[Mozilla 0.9.2 screenshot] Most of the changes in Mozilla 0.9.2 were limited to stability improvements, although there were other changes (such as more help viewer content, a toolbar in the View Source window, and the first experiment with Quick Launch; an optional feature for Windows that keeps the software resident in memory for faster load times) as well.

As a side note, the padlock icon migrated back underneath the scrollbar again. Mozilla 0.9.3 looks almost identical, and the Quick Launch tool now worked with multiple profiles.
[Netscape 6.1 screenshot] Netscape 6.1 was released in August 2001, and proved to be a much more capable browser than Netscape 6.0 from nearly a year earlier.

Aside from the obvious stability, rendering, and interface-related improvements, many new features such as Quick Launch, Automatic Proxy Configuration, online help, and additional sidebar tabs made their first appearances in Netscape with this version.

Netscape 6.1 was based upon a version of Mozilla close in development to 0.9.3 but carrying the 0.9.2 version designation. Crash-submission data suggests that Mozilla (and by consequence Netscape 6.x) actually became more stable than Netscape 4.x by this time.

Compared to the preview release the Personal Toolbar links were cleaned up, the task drop list button in the "classic" theme was finally fixed, and the "My Netscape," "Search," and "Shop" buttons now made use of customized icons. [Netscape 6.1 application icon] As a final touch, a new application icon with rounded corners was adopted as well, seen at right.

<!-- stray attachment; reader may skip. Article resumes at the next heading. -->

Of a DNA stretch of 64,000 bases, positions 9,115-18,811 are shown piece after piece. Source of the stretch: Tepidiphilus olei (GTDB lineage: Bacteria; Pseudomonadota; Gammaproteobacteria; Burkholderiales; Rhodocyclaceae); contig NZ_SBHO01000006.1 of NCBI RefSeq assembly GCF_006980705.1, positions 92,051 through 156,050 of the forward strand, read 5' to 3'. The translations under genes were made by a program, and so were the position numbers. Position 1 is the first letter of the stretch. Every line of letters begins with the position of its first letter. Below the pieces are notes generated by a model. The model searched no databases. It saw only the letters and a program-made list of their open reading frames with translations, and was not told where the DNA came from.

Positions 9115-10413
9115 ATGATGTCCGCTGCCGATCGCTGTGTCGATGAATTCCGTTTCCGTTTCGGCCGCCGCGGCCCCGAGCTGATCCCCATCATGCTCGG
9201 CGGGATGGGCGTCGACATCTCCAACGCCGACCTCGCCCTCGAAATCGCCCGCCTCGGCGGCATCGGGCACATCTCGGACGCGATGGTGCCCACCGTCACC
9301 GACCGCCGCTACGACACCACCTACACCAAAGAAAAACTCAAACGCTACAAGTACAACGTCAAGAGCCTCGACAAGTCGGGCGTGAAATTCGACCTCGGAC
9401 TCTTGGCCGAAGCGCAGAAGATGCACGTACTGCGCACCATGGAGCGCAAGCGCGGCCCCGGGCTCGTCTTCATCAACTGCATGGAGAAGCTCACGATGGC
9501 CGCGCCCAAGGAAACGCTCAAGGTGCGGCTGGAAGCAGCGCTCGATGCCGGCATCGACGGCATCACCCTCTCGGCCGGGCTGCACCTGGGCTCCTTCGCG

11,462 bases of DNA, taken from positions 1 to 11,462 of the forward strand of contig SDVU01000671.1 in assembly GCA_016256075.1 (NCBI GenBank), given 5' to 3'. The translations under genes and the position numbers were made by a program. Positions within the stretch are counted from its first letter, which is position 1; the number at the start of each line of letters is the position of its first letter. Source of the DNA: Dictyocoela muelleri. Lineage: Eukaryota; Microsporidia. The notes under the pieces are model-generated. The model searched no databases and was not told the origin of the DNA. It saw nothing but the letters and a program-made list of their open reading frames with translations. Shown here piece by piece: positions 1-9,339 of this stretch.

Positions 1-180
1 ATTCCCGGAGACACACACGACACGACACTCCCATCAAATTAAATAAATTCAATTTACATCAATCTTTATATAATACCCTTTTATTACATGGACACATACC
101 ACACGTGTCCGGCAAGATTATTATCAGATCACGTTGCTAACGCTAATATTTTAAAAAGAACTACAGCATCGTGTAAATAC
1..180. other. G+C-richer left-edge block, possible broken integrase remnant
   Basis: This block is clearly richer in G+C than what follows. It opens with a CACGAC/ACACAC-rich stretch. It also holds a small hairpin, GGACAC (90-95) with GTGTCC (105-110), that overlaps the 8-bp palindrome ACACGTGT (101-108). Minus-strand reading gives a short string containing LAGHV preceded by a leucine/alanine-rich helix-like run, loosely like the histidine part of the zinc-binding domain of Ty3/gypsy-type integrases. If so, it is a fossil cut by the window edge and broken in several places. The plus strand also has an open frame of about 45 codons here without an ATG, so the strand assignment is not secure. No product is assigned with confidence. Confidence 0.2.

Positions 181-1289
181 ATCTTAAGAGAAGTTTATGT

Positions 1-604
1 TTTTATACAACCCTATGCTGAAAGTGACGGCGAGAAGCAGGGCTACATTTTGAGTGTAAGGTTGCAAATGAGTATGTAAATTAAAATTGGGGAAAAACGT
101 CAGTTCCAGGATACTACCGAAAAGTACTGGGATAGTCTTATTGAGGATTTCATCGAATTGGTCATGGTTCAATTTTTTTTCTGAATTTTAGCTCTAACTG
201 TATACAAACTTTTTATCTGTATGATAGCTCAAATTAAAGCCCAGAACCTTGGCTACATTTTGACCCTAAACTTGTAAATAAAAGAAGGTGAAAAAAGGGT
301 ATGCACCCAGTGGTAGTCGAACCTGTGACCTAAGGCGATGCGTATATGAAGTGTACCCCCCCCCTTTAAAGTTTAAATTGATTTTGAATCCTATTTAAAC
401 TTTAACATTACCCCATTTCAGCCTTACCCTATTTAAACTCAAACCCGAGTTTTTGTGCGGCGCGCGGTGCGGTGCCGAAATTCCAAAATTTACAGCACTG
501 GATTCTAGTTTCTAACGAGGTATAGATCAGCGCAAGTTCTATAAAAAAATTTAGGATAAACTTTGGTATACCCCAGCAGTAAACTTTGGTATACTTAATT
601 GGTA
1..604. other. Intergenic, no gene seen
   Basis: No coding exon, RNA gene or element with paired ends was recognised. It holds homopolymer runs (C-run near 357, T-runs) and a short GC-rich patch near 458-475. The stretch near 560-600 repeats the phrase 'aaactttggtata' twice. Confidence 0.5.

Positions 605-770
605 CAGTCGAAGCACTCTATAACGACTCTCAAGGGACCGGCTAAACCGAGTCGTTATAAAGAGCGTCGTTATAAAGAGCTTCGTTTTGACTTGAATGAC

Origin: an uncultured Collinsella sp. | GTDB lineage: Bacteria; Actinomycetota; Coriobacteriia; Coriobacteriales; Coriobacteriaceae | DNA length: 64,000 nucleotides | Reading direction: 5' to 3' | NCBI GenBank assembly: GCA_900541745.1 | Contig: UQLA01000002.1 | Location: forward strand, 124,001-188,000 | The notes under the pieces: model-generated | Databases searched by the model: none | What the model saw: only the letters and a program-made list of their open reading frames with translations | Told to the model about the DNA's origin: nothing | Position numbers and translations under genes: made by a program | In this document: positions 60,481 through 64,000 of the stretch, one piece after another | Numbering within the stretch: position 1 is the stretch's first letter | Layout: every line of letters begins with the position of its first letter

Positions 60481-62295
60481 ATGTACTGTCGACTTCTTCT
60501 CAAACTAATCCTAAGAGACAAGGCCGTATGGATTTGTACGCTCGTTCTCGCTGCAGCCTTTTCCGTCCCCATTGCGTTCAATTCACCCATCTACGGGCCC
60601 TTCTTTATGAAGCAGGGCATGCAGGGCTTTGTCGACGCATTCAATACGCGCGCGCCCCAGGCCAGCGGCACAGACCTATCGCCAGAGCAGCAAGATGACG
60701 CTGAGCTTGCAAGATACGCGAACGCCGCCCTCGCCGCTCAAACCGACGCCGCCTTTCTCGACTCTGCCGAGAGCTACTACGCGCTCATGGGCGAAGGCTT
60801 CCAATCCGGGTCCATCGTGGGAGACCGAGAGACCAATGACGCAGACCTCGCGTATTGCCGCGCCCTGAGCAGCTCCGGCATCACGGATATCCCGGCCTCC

[Mozilla 0.9.4 screenshot] More bug fixes and minor updates had made their way into Mozilla by the time version 0.9.4 was released in September 2001.

Users on Windows were now prompted to select or deselect Quick Launch when installing the software (the feature being enabled by default on this release), drag and drop bookmark filing worked (albeit on Windows only), and there was improved language support.
[Netscape 6.2 screenshot] Mozilla 0.9.4 provided the foundation for Netscape 6.2, which followed version 6.1 by two months and contained further (albeit minor) improvements.

The task drop list button gained a discernable border and the AOL Instant Messenger component bar icon turned orange.
[Mozilla 0.9.5 screenshot] While not visible here, Mozilla 0.9.5 was the first release to implement the now-ubiquitous tabbed browsing feature (brought into action with Ctrl+T) allowing multiple pages to be loaded in a common window.

Mozilla 0.9.6 added BMP and ICO image support, a Print Preview tool (though not on the Macintosh), a new "Search for" item in the context menu, and the capability (also ubiquitous today) of displaying site icons next to the URL in the location field.
[Mozilla 0.9.7 screenshot] Mozilla 0.9.7 introduced a pop-up blocker selectable in the preferences dialogue, plus a tool called the DOM Inspector (in complete installations).

Other changes included the addition of a Close button on the sidebar, the addition of the Chatzilla icon to the Component Bar, narrower "grippy" controls on the toolbars, a Print Preview tool in the Macintosh version, and the fact that the "Save Page" option was now capable of saving linked images and other objects as well.
[Mozilla 0.9.8 screenshot] Mozilla 0.9.8 added better Hebrew and Arabic language support and improved Mail and Composer components, while version 0.9.9 substantially improved the Page Info dialogue, added a full-screen mode on Windows, and enabled MathML for displaying mathematical syntax in web pages.

Visually, Mozilla 0.9.8 looks very similar to the previous version (with more bumps on the toolbar "grippies" and infinitesimal toolbar spacing differences the only changes), and Mozilla 0.9.9 looks absolutely identical to 0.9.8.